Trading Places: 5 Things We Learned on the Client Side of the Table

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by Corina Ludwig

When you’re happily immersed in the design and marketing world it’s easy to forget what life looks like on the client side of the equation.

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Image from Shutterstock

We’re so used to pitching or responding to RFPs, or putting our best foot forward to win work or make things amazing for our clients (or in the case of FunctionFox, for our users) that it’s a rare occurrence to cross over and actually remember what being a client feels like.

We didn’t wake up one morning with this insight. At FunctionFox, our team gradually realized it was time to refresh and evolve the great but outdated look and online interface of the software. In doing so we sought an outside firm to help us.

First a bit of background. Fifteen years ago, when a group of frustrated graphic designers at Suburbia Studios (led by visionary Mary-Lynn Bellamy-Willms), couldn’t find an alternative to tracking time using a tangle of Excel spreadsheets or expensive software with a huge learning curve, we created FunctionFox. The friendly green fox logo has served the company well since launching.

While regular software updates have kept FunctionFox at the top of its game, we began to receive feedback from clients and our sales team that our visual presentation and user interface were falling behind expectations. We even had some clients tell us they had initially chosen a competitor based on appearance, and switched to FunctionFox later for its features and services.

With our agency roots we could appreciate how much value creatives put on visual design, but with our focus on performance and customer service, we hadn’t given it proper attention over the years — and now it was time for a fresh look.

An internal review suggested we had become too close to the product, that we were shorting ourselves like the shoe makers children, with not enough time dedicated to our own product. We decided finding an outside agency to help find fresh perspective would be the best approach.

Here are five things we learned through the process:

1. Start with a Plan.

We sent the RFP to 8 agencies and received interest back from 5. We were able to narrow that down to 3, which we met with each for a few hours. We created a criteria sheet to ensure we considered a range of factors such as quality of work, services, and price, but also do they get us, who we are, what we believe in, etc. This allowed us to compare and grade respondents, and find a tactical balance in our decision making.

2. Let the plan be flexible.

We intentionally included US agencies thinking their understanding of the market could help create a better bridge to US clients. Through the selection process we shifted to put more value on the fit that came from the connection built on complementary company cultures. Our agency choice (BrandFX of Vancouver, Canada) shared similarities that allowed them to “get” us, yet were different enough to excite and inspire our thinking in new ways.

3. Dialogue.

Surprisingly, there was only one company that asked us questions throughout the RFP process. That engagement and effort were the first seeds of the client relationship. Normally we’re not on the client side, but it was great to see this level of client service.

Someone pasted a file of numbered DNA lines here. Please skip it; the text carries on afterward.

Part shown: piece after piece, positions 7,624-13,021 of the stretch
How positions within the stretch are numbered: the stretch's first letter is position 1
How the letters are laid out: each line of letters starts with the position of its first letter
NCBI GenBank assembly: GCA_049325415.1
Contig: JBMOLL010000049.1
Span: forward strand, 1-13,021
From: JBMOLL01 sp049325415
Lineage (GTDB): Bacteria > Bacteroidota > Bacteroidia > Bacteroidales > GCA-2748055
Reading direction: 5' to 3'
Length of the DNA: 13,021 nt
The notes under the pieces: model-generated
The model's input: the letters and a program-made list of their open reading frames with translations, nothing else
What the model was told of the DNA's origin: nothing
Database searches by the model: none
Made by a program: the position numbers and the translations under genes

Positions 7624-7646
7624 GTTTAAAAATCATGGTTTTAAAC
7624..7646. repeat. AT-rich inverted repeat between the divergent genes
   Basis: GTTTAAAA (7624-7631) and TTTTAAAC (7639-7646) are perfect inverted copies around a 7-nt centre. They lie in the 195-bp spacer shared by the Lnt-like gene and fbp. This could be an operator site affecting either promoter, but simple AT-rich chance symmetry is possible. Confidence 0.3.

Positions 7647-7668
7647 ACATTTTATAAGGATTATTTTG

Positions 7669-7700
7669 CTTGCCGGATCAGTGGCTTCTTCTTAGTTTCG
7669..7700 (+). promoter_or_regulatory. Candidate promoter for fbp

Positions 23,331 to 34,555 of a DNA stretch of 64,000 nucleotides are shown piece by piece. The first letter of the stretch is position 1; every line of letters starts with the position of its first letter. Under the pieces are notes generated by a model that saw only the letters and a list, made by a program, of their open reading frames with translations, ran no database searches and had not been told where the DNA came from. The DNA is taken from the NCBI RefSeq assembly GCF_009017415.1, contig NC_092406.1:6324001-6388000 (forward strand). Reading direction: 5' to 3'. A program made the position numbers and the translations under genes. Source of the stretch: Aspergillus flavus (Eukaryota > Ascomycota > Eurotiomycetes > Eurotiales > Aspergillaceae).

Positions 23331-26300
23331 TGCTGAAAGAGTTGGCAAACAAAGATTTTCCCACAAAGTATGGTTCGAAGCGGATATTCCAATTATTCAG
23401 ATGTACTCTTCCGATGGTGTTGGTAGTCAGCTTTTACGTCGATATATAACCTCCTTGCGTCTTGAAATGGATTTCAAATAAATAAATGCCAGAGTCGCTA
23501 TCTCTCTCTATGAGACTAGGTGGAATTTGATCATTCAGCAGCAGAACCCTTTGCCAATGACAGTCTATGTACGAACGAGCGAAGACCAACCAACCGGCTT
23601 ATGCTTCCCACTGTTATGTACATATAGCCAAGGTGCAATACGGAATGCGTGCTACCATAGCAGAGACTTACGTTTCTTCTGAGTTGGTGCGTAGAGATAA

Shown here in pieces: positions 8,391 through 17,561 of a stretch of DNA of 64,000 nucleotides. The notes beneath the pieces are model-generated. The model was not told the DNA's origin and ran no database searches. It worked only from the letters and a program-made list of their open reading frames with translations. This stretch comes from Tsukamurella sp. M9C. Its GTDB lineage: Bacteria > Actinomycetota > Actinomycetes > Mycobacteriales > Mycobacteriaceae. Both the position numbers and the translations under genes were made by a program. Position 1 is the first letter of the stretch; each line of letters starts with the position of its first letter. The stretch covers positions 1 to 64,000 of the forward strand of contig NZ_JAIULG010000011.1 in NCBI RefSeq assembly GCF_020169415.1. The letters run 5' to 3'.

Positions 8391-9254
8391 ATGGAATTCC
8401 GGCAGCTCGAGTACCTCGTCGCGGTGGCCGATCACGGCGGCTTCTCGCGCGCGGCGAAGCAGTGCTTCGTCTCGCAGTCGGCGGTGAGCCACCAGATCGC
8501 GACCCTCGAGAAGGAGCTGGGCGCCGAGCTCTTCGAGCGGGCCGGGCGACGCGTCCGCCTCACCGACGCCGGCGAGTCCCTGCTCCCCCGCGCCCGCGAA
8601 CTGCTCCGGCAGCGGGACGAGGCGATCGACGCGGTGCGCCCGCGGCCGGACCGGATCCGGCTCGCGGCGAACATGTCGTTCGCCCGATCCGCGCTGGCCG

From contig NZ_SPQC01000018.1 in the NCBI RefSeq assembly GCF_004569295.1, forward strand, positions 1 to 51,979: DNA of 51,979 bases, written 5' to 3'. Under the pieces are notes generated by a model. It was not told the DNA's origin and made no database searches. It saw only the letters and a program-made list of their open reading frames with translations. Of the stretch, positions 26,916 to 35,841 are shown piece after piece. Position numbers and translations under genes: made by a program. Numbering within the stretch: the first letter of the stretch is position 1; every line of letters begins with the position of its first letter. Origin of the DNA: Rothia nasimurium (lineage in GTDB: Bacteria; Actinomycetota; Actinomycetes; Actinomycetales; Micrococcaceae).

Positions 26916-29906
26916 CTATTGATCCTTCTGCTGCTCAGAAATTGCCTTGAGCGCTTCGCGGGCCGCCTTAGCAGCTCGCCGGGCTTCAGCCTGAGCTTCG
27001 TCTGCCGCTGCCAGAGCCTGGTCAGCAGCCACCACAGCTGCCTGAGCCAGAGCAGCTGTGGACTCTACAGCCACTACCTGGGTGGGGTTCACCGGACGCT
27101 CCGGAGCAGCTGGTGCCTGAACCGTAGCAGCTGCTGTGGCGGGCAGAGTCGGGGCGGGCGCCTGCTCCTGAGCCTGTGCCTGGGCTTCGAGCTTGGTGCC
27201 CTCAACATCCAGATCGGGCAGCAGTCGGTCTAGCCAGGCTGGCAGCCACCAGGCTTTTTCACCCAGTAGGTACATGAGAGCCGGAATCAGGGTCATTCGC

4. Those extra touches make a lasting impression.

One company we met with did an amazing pitch, everything from arranging transportation for us, having our name on the door when we arrived, to taking us through a client presentation to show us what the end pitch would look and feel like, introduced us to everyone in their company and ended the meeting with personalized and branded take-home bags after our meeting. While they were not our final choice, the extra effort put into accommodating us and attention to detail moved them to the top of the list for many factors—and made them stand apart to some of the other companies that made us feel like we were just another meeting. While we didn’t award them the business, we will think of them positively and recommend them to other companies that might be more suitable.

5. Take the time to do it right.

We first started thinking about change in early June 2015. We created our plan and sent out the RFP later that month, and began receiving pitches in August. Once the agency was selected, we worked together back and forth through the end of December, then fine tuning and preparation for a launch in March 2016. It probably could have been completed in a shorter period but we wanted to be sure to do it right and not just push it through.

We’ve heard from public relations people that the hardest PR to do is your own PR. We’ve also heard people describe this phenomenon as: it’s hard to see the label on your own jar from inside the jar. Whether these analogies fit your situation or not, we believe some elements of the same thinking apply to design firms when considering how to achieve a successful re-brand, a new identity, or an interface update. We learned a lot from working with an outside agency who in the end, helped us create a fresh perspective for our brand. The process itself delivered some neat reminders around how things look from the client side of things too.

Corina Ludwig is the President of FunctionFox. She has been active in graphic design and marketing for 20 years working with Adobe, Ogilvy & Mather, and for the last 16 years with FunctionFox. FunctionFox isthe leading timesheet and project management software choice for creative teams worldwide.  www.functionfox.com


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